It was a familiar feeling. A weird familiar feeling. I’m standing on a college campus, doing my best to stop strangers and engage them in conversation. Only this time, I’m not doing it for God.
I flash back to my summer in Seattle all those years ago, spending days at the park around the space needle, asking people if they had the time. The goal – to get them to talk with me. The next goal – to get them back to the Church center for a lecture. The real goal – to win them over for Father.
Then I was fifteen and I looked about twelve (maybe). I was probably approaching college students, or people of that age. Now, I’m way (way) older, and while someone said to me just this morning, “but you look as if you were in college,” I don’t. I have a daughter in college, and she looks like she’s in college. I look like her mom. Her much shorter mom, but her mom.
But still, as I drove to the campus, knowing that I would walk around alone and get anyone I could (any student I could) to register to vote, the feelings felt familiar. Approaching strangers. Interrupting conversations. Starting a dialogue with an ulterior motive. Even if I wasn’t trying to convert this time, it felt strange.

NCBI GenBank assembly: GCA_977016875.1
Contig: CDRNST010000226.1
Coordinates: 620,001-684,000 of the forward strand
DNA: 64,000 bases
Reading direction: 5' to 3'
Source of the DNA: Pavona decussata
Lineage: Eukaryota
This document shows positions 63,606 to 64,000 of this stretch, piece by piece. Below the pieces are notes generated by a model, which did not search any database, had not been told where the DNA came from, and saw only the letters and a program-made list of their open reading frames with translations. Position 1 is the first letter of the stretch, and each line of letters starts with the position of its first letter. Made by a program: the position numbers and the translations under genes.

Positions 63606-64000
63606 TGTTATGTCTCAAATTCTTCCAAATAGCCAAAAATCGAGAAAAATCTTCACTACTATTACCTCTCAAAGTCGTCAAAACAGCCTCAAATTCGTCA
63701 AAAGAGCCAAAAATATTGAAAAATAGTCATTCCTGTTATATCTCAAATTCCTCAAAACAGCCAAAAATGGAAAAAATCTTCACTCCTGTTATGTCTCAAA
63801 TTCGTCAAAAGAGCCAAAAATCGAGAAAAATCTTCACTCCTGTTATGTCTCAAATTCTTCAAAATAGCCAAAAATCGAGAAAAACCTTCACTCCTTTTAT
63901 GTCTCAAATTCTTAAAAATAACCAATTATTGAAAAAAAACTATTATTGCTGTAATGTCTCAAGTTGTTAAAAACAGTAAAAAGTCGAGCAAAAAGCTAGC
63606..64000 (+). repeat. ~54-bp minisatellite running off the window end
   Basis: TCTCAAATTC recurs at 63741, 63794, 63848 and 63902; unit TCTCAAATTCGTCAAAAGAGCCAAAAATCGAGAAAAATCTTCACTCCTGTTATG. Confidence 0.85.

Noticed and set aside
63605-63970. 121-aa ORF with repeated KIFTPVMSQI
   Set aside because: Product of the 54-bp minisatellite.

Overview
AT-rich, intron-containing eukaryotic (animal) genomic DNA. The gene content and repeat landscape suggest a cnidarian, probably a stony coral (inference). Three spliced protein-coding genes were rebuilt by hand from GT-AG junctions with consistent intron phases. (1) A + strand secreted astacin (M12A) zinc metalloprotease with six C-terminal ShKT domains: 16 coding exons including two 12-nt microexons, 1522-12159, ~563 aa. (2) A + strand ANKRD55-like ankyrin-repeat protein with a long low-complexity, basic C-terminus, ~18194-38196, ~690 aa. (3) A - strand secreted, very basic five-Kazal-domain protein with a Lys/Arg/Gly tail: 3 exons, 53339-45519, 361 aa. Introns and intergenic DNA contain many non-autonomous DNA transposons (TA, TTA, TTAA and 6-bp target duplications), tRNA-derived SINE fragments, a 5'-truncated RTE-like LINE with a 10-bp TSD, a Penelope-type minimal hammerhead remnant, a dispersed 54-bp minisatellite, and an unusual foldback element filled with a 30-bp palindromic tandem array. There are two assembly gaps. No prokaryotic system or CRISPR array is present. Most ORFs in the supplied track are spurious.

I didn’t convert very many – I only found one student who wasn’t already registered (at least not in Pennsylvania, where a vote REALLY counts) and wasn’t international. I don’t know that my one newly registered voter will make a difference. But I’ve felt compelled to do whatever I can in this election, and registering voters was my assigned task.
It made me remember the brush-offs I got decades ago. The people who looked at me quizzically, or with concern. It made me realize how bizarre I must have seemed, just a little kid asking people to talk with her about God.
I didn’t convert any that summer. I convinced no one to join Heavenly Father’s army. When I flew back to New York for school in September, I remember feeling crestfallen that I’d done nothing for God.
I felt a little crestfallen today as well. In my dreams I’d brought in scores of voters – first because I firmly believe that everyone who can should vote, and second because on a college campus I hoped that votes would fall the way I hope they do.
I’m trying to do my part – whatever that is. But I didn’t expect to kick up old feelings and memories. I didn’t expect to feel like I was proselytizing all over again.
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